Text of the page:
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Re: Could synchronous streaming replication really degrade the performance of the primary?

From: Robert Klemme <shortcutter(at)googlemail(dot)com>
To: pgsql-performance <pgsql-performance(at)postgresql(dot)org>
Subject: Re: Could synchronous streaming replication really degrade the performance of the primary?
Date: 2012-05-09 17:03:14
Message-ID: CAM9pMnNtbw9YkkAJza9JoeKVv_kXnF7RALovh_bM7qvBjGVP5Q@mail.gmail.com (view raw or flat)
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On Wed, May 9, 2012 at 5:45 PM, Claudio Freire <klaussfreire(at)gmail(dot)com> wrote:
> On Wed, May 9, 2012 at 12:41 PM, Robert Klemme
> <shortcutter(at)googlemail(dot)com> wrote:
>> I am not sure whether the replicant can be triggered to commit to disk
>> before the commit to disk on the master has succeeded; if that was the
>> case there would be true serialization => 50%.
>>
>> This sounds like it could actually be the case (note the "after it commits"):
>> "When synchronous replication is requested the transaction will wait
>> after it commits until it receives confirmation that the transfer has
>> been successful."
>> http://wiki.postgresql.org/wiki/Synchronous_replication
>
> That should only happen for very short transactions.
> IIRC, WAL records can be sent to the slaves before the transaction in
> the master commits, so bigger transactions would see higher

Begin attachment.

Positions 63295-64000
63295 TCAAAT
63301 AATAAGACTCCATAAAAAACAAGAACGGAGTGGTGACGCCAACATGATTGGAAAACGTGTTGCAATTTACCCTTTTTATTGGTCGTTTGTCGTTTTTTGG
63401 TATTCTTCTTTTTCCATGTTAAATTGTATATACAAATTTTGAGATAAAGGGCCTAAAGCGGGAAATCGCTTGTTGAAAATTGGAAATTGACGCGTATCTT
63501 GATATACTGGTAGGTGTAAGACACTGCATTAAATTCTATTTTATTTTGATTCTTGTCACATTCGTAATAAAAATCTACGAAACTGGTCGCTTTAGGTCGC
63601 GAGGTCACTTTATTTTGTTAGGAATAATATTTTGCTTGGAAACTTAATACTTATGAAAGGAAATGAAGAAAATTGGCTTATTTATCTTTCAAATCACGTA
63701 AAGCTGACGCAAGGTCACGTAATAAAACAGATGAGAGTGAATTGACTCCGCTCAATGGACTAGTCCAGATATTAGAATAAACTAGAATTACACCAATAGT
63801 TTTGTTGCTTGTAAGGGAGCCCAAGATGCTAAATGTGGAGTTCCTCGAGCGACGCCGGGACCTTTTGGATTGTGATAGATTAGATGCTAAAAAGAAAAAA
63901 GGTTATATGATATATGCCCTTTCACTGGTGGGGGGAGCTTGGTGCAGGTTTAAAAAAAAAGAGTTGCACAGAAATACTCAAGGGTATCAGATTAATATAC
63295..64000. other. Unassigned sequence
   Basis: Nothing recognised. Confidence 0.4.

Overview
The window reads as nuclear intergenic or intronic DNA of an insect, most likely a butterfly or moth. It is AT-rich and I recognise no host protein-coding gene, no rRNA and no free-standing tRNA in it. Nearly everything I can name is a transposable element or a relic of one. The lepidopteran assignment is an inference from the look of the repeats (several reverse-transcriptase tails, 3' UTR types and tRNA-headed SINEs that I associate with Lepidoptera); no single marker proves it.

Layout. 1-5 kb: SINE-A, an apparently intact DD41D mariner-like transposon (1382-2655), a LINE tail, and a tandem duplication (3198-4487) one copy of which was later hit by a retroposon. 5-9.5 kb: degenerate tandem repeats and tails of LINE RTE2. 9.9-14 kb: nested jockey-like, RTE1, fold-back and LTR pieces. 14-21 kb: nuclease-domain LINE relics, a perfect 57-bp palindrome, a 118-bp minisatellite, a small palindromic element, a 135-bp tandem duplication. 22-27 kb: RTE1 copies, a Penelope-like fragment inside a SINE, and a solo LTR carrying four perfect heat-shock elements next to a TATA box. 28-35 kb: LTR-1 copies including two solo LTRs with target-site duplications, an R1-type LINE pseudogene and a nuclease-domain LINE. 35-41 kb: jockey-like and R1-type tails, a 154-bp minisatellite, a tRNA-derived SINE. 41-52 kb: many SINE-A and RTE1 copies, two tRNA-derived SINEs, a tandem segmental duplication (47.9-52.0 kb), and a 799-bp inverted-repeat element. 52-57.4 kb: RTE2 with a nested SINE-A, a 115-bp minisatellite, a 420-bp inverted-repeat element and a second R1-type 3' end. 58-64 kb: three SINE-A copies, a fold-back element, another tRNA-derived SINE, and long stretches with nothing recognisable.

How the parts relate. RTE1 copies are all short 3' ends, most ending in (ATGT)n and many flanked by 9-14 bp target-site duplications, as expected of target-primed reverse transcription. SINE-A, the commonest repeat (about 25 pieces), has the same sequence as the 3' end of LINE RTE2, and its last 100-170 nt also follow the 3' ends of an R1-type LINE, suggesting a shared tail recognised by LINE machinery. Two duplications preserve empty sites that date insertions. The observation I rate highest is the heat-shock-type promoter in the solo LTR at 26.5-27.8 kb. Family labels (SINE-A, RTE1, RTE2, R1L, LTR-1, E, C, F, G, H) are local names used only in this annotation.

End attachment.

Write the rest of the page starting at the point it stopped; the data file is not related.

> parallelism.

I considered that as well.  But the question is: when are they written
to disk in the slave?  If they are in buffer cache until data is
synched to disk then you only gain a bit of advantage by earlier
sending (i.e. network latency).  Assuming a high bandwidth and low
latency network (which you want to have in this case anyway) that gain
is probably not big compared to the time it takes to ensure WAL is
written to disk.  I do not know implementation details but *if* the
server triggers sync only after its own sync has succeeded *then* you
basically have serialization and you need to wait twice the time.

For small TX OTOH network overhead might relatively large compared to
WAL IO (for example with a battery backed cache in the controller)
that it shows.  Since we do not know the test cases which lead to the
50% statement we can probably only speculate.  Ultimately each
individual setup and workload has to be tested.

Kind regards

robert


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Subject: Re: Could synchronous streaming replication really degrade the performance of the primary?
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